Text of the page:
1.     Very slow growth in consumer spending.  For both quarters, we expect real consumer spending to increase only 1% at an annual rate, which implies gains of slightly less than 0.1% per month.  Vehicle sales will probably rise somewhat faster, though we do not expect them to crack the 12-million annualized barrier on a sustained basis.  In turn, the implication for (nominal) nonauto retail sales is for increases averaging 0.2% per month.  Confidence indexes, which suffered unexpected setbacks in recent months, are apt to fluctuate around their latest readings.

2.     Rebounds in housing starts and home sales from severe post-tax-credit paybacks, but to levels that remain depressed.  The latest observations on home sales and, to a lesser extent, housing starts reflect an unexpectedly sharp payback following the expiration of the homebuyer tax credit.  The levels to which sales have fallen are thus well below their ultimate settling points in our view.  We therefore expect some improvement, albeit to sales rates that remain extremely low by longer-term historical standards – about 375,000 to 400,000 for the annual rate of new home sales and about 5 million for sales of existing units.  Starts of single-family units should exhibit  a similar, though less pronounced pattern.  Reflecting the decline in starts and the weak fundamentals in other sectors of the construction industry, outlays for construction projects should trend lower throughout the period.

3.     A stall in industrial activity.  Although manufacturing output and the ISM’s index for that sector have surprised us to the upside in recent months, both our analysis of the inventory cycle (if it’s not over, then it’s moving into a phase of unintended and/or unsustainable accumulation) and key indicators (differences between indexes of new orders and inventories in various surveys, including the ISM’s) point to a significant deceleration in the near term.  Specifically, we look for the ISM index to drop to 50 or below by the first quarter of 2011 and for industrial output to grind to a virtual halt on a similar timetable.  As durable goods orders have already signaled in coming months, we expect little net change in such orders, with risks tilted to the downside.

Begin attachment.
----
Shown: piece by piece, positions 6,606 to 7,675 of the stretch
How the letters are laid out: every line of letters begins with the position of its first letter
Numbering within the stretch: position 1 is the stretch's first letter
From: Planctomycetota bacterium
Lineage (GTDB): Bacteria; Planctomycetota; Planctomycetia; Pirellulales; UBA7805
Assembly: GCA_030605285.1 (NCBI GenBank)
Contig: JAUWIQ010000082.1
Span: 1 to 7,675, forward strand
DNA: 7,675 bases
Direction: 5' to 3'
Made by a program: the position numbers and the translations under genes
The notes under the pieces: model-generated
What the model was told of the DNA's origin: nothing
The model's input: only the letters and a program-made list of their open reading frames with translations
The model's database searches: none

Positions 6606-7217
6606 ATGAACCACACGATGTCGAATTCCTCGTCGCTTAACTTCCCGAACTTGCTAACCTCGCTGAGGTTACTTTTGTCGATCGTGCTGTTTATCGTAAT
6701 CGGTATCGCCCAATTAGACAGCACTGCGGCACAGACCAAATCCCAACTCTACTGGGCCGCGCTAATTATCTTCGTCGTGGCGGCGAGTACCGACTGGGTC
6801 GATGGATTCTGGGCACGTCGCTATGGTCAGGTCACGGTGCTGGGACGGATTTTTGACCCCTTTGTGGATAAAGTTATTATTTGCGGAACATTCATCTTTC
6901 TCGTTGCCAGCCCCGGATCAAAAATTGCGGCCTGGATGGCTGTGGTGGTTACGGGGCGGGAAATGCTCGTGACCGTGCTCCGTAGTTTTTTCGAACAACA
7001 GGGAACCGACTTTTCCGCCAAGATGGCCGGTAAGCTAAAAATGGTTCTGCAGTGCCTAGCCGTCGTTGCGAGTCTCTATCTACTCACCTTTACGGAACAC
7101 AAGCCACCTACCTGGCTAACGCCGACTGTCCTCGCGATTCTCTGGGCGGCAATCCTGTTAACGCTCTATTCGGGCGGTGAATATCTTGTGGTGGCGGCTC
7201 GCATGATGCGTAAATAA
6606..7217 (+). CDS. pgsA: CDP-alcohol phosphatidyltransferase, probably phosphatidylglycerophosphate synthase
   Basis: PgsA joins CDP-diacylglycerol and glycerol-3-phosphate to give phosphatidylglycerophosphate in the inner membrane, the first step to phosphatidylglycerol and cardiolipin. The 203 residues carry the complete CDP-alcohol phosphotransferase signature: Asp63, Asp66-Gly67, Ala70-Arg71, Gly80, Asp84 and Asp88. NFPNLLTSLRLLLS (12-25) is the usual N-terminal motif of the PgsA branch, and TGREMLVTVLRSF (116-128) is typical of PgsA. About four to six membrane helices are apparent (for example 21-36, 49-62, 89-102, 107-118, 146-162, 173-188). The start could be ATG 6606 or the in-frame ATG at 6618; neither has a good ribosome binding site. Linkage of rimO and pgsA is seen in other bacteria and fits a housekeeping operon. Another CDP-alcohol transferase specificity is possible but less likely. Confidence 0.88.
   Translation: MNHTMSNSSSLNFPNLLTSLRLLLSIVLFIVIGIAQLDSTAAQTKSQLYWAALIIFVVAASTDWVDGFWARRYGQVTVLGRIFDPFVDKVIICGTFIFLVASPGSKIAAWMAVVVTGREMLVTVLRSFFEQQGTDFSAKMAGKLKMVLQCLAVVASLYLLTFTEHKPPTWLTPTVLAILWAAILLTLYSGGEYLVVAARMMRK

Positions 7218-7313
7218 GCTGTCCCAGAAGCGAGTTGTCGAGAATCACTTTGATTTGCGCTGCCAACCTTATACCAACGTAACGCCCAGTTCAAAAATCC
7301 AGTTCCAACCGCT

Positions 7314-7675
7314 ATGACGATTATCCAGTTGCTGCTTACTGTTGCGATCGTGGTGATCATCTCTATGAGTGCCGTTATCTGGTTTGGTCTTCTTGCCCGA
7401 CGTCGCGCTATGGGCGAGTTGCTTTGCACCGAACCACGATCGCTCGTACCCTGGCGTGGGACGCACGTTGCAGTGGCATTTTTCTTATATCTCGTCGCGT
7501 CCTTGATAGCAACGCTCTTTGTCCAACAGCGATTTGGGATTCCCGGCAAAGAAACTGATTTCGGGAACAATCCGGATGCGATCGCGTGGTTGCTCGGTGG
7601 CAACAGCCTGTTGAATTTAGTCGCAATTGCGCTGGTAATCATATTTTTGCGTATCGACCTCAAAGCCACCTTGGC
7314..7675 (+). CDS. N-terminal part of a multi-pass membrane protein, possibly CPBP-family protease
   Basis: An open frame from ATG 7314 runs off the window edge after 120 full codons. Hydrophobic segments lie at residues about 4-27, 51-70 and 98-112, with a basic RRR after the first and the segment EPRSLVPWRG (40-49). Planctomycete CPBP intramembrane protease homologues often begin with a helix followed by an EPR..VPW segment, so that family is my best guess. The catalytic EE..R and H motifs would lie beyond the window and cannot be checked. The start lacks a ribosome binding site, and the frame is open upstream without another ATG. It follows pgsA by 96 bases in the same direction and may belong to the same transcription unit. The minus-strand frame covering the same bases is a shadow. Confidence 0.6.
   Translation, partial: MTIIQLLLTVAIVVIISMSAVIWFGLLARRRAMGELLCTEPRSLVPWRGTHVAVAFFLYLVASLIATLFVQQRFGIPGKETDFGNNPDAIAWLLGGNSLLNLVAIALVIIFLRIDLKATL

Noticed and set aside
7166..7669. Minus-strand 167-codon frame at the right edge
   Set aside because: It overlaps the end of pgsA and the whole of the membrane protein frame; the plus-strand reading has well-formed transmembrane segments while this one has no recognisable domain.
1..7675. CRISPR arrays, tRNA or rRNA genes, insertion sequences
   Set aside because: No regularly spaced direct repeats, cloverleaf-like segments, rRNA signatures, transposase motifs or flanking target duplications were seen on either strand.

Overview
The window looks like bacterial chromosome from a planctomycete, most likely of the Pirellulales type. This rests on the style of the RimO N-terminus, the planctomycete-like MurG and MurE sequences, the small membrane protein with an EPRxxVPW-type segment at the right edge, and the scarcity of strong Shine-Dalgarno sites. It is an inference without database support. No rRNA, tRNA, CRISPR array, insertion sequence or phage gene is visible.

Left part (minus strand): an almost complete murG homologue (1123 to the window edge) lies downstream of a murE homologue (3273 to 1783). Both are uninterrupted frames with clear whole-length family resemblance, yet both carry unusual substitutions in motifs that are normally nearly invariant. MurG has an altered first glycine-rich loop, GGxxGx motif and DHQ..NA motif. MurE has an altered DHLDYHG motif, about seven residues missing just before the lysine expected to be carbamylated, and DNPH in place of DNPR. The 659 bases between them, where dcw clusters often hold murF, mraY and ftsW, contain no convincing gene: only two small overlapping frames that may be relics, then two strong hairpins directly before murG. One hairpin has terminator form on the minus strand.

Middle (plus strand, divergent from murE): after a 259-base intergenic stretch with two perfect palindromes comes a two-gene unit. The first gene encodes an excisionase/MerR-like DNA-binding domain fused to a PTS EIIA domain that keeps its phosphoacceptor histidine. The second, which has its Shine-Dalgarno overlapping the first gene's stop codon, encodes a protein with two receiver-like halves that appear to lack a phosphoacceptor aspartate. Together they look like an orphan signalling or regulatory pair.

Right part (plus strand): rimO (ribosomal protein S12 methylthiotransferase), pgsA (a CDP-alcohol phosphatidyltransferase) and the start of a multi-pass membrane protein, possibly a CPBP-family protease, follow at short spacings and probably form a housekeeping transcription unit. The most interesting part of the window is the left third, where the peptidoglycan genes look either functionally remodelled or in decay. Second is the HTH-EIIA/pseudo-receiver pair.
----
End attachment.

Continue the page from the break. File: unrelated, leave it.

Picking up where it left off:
4.     Renewed labor market deterioration.  As business firms seek to protect margins in an environment of sluggish growth, net hiring is apt to come close to stalling as well, putting the unemployment rate under renewed upward pressure.  Specifically, we expect payroll gains to slow to 25,000 per month (ex Census workers) and the jobless rate to drift up to 10% over the next half year.  Initial claims have never fallen to a rate that was consistent with payroll growth.  That plus the presumption that control over headcount will focus on limited hiring rather than renewed firing suggests that claims will remain roughly where they have been during most of 2010.

5.     A slight slowing in core inflation.  As already noted, core inflation has been a bit higher than we anticipated in recent months, though the pattern is still one of gradual—if uneven--deceleration.  We expect that to continue in coming months (quarters, years, and possibly decades), with monthly increases slipping once again below 0.1% on average in early 2011.

Engineering Inflation: Major Commodity Bull Market Debunks Deflationary Fears

I would add that we are in a bull market for corn, soybeans, wheat, sugar, coffee, cotton, cattle, hog, and orange juice futures. 

from Seeking Alpha:

The deflationist camp continues to hog the limelight in the press of popular opinion, leading us to believe that prices of things are falling or at least will fall over the coming months. However, on the quiet the average commodity appears to be engaged in a raging bull market.
I put together an index of some 35 commodities to demonstrate just how strong the underlying commodity market is. Many of the commodities in this index are not included in the popular commodity indices such as the CRB Reuters, Goldman Sachs and UBS Bloomberg indices. Some of the commodities that make up this index are as follows:

  • lumber
  • coal
  • polyethylene
  • ethanol
  • pulp
  • newsprint
  • handysize baltic
  • bunkers
  • jet fuel
  • diesel
  • iron ore
  • uranium